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I Can Trust the Lord (Puedo confiar en el Señor)

Song by:
Unknown
Testimony by:
Sigifredo Ramos Vásquez
Experience in:
Cárcel de Temuco, September - December 1973
« My experience during our captivity can be summed up in this personal observation. Protest songs were forbidden, so we had no other option than to sing religious songs. One religious song really struck a chord among my fellow prisoners, to such an extent that it took on the character of a true battle anthem. We sang it with such fervour that it became a genuine message of faith and hope for the much yearned-for freedom and justice. »
[...]
« Cárcel de Temuco »
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Dreams of my Imprisonment (Sueños de mi encierro)

Song by:
Mario Patricio Cordero Cedraschi
Testimony by:
Mario Patricio Cordero Cedraschi
Experience in:
Cárcel de Valparaíso, Winter of 1975
« I’d spent two years in prison and there was no end in sight for my time in jail. I observed during visiting hours that many prisoners had children, a wife, family; in my case, however, having been arrested so young and just turned 19, I felt a growing concern that I’d die without bearing children, and never experience this wonderful human feeling. »
[...]
« Cárcel de Valparaíso. »
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Ode to Joy (Himno a la alegría)

Song by:
original by Friedrich von Schiller (lyrics) and Ludwig van Beethoven (music). Free version in Spanish by Amado Regueiro Rodríguez, aka Orbe (lyrics) y Waldo de los Ríos (music), popularised in Chile by Miguel Ríos.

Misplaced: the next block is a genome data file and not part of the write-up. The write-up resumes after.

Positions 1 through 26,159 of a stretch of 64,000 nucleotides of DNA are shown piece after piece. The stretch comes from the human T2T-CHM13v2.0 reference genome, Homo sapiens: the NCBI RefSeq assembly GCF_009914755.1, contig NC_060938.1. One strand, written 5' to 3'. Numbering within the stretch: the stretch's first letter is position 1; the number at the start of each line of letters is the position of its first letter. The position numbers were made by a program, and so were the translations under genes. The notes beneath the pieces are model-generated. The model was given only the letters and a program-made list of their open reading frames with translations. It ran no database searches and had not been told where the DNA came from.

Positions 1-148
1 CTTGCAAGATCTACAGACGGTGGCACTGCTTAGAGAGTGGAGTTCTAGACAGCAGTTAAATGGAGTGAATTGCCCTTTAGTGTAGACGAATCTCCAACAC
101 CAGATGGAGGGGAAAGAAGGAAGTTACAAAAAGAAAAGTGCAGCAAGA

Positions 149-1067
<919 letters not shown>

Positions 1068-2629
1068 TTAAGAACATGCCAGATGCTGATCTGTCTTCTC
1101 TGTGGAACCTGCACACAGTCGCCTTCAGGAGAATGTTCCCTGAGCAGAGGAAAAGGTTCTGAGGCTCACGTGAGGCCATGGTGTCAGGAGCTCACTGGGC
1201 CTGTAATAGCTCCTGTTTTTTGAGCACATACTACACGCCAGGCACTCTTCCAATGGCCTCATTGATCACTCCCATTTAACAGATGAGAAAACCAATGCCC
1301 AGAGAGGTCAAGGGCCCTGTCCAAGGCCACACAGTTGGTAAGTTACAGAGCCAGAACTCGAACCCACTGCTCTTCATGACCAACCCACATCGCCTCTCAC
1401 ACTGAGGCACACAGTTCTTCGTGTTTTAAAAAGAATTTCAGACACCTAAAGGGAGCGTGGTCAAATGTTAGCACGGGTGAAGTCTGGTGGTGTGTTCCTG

Testimony by:
Luis Madariaga
Experience in:
« In prison we would sing this when a comrade was released or sent to exile. It was a powerful source of strength, solidarity and ironclad brotherhood, created during those long months in captivity, seeking an outlet for our hearts. I believe that that experience left a mark on all of us. »
[...]
« Cárcel de Valparaíso »
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To Sing by Improvising (Pa’ cantar de un improviso)

Song by:
Violeta Parra
Testimony by:
Claudio Enrique Durán Pardo (aka Quique Cruz)
« We made a Venezuelan cuatro from a large plank of wood attached to one of the walls of the "ranch" where we ate. »
[...]
« I had wanted a Venezuelan cuatro ever since Violeta Parra had taught us that Latin American music has no boundaries; she played the cuatro in her songs in a masterly way, which I wanted to imitate. Her children, Ángel Parra and Isabel Parra, had recorded a song in 1970, very charming and catchy, and we wanted to do it: "Pa’ cantar de un improviso" (To sing by improvising). To do so without a cuatro would not be the same. »
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Futuristic Anthem (Himno futurista)

Song by:
unknown
Testimony by:
Patricio Polanco
Experience in:
« In 1973 and 1974, Pisagua was characterised by the harsh and cruel treatment of political prisoners. Singing was mandatory for prisoners, who were guarded by Army platoons, and it was also a means to avoid beatings and collective mistreatment. »
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Story of the Chair (Historia de la silla)

Song by:
Silvio Rodríguez
Testimony by:
Eduardo Andrés Arancibia Ortiz
Experience in:
« This was one of the songs Silvio Rodríguez sang to us the day he visited the political prisoners in Santiago’s Public Jail in 1990. I had the chance to thank him on behalf of Víctor Zúñiga Arellano, a political prisoner who died in an escape attempt in 1987 in the Santiago Penitentiary, as this songwriter had been a treasured companion during Víctor’s life in hiding. »
[...]
« Cárcel de Santiago »